Opinion

Opinion

Editorial: Full audit before tax increase

Because more financial issues are expected to be uncovered by an auditor, the city should refrain from asking residents to pay more.

June 18, 2017

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Lawrence city commissioners are right to be cautious about a tax increase in light of the city’s recent financial missteps.

As part of his 2018 recommended budget, City Manager Tom Markus has proposed a 1.25 mill levy increase, which will help fund a $17 million police facility and address other necessary projects. In addition to the new police facility, automated water meters and major road reconstructions are in next year’s plans. Over the next five years, the city is seeking to fund some 180 large projects totaling $284 million, and Markus said the city can’t afford to kick projects down the road like it has done in the past.

“This town is going to continue to grow whether you like it or not,” Markus said. “And the various departments, including the police department, will continue to grow.”

But the city also recently discovered hundreds of thousands of dollars in missed lease payments because of billing and record-keeping errors on the city’s part. Markus ordered an independent audit of the city’s billing procedures after the missed invoices were discovered.

Auditor RSM Global has only completed the initial phase of the audit, and final figures aren’t yet known. But RSM auditor Christina Churchill has warned the city to expect more financial issues to be uncovered.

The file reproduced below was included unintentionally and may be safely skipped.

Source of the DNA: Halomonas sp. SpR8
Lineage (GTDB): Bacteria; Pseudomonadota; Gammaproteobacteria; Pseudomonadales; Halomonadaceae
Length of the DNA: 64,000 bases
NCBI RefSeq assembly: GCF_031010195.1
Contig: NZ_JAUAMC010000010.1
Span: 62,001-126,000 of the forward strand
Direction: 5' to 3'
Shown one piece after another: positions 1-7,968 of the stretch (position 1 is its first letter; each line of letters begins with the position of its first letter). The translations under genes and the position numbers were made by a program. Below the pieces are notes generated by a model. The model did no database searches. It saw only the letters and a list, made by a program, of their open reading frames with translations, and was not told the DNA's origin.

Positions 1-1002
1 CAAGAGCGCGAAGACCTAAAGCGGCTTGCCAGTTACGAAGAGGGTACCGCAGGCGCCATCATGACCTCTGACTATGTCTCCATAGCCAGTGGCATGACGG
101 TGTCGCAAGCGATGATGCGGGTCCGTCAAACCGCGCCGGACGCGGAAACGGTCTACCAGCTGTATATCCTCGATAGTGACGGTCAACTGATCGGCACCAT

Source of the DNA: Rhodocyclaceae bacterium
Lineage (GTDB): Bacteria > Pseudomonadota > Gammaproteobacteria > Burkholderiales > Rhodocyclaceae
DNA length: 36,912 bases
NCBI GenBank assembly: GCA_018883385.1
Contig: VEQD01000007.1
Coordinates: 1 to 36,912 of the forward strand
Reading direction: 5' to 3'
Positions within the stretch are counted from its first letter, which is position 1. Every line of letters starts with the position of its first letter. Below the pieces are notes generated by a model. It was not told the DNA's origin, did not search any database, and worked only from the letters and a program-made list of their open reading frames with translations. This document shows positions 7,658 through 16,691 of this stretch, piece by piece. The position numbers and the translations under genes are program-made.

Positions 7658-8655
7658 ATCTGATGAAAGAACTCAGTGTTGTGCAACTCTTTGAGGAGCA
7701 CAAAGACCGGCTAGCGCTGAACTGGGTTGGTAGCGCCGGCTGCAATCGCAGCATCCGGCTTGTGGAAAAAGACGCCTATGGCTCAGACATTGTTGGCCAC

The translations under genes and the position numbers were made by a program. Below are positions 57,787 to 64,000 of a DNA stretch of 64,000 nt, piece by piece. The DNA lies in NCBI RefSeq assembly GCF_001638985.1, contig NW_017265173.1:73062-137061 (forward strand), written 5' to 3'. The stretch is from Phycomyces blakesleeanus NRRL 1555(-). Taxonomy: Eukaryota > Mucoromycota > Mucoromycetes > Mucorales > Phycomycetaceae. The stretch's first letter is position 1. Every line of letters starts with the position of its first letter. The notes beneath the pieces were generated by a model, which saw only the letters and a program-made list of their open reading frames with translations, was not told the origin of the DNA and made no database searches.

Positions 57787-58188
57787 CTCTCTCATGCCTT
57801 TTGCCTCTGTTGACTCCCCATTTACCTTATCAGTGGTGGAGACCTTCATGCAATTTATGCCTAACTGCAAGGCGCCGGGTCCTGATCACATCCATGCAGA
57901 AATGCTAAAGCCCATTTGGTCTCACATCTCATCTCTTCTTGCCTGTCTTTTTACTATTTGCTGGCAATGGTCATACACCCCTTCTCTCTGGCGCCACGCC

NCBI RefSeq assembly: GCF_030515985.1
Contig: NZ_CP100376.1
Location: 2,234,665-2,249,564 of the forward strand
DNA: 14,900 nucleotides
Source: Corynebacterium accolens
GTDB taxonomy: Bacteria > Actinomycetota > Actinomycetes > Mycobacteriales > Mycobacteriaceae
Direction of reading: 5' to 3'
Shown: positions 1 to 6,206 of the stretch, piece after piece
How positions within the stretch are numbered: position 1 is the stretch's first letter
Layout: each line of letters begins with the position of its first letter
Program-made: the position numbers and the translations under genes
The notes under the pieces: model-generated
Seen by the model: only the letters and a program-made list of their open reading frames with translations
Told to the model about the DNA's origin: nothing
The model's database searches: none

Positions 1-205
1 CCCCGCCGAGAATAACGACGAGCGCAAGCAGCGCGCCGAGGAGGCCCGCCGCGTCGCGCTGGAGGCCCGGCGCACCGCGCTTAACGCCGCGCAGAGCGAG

That has some commissioners rightfully nervous about a tax increase.

“Based on the stuff that’s come out, really, are we ready to have a mill levy increase?” Commissioner Mike Amyx asked. “I’ve been thinking about this the last couple days, and I really wonder about it. If that’s the direction that we ought to go until we take care of these other things.”

And Mayor Leslie Soden said she would prefer to keep the tax rate flat.

A 1.25 mill property tax increase would raise about $16 million in tax revenue and cost the owner of a $200,000 home about $29 more per year in property taxes. It seems unlikely the city could pursue the new police facility without the tax increase.

Overall, a majority of commissioners appear to be leaning toward the tax increase. That’s justifiable, but it does seem prudent to get RSM’s completed audit before doing so.

Comments

Richard Heckler 2 months ago

excellent suggestion ...... get those tax dollars owed to the taxpayers first.

Are any developers delinquent on their properties?

Kevin Kelly 2 months ago

Start with eliminating the proposed KU tunnel at 19th and Iowa funded by the City for $300,000.00.

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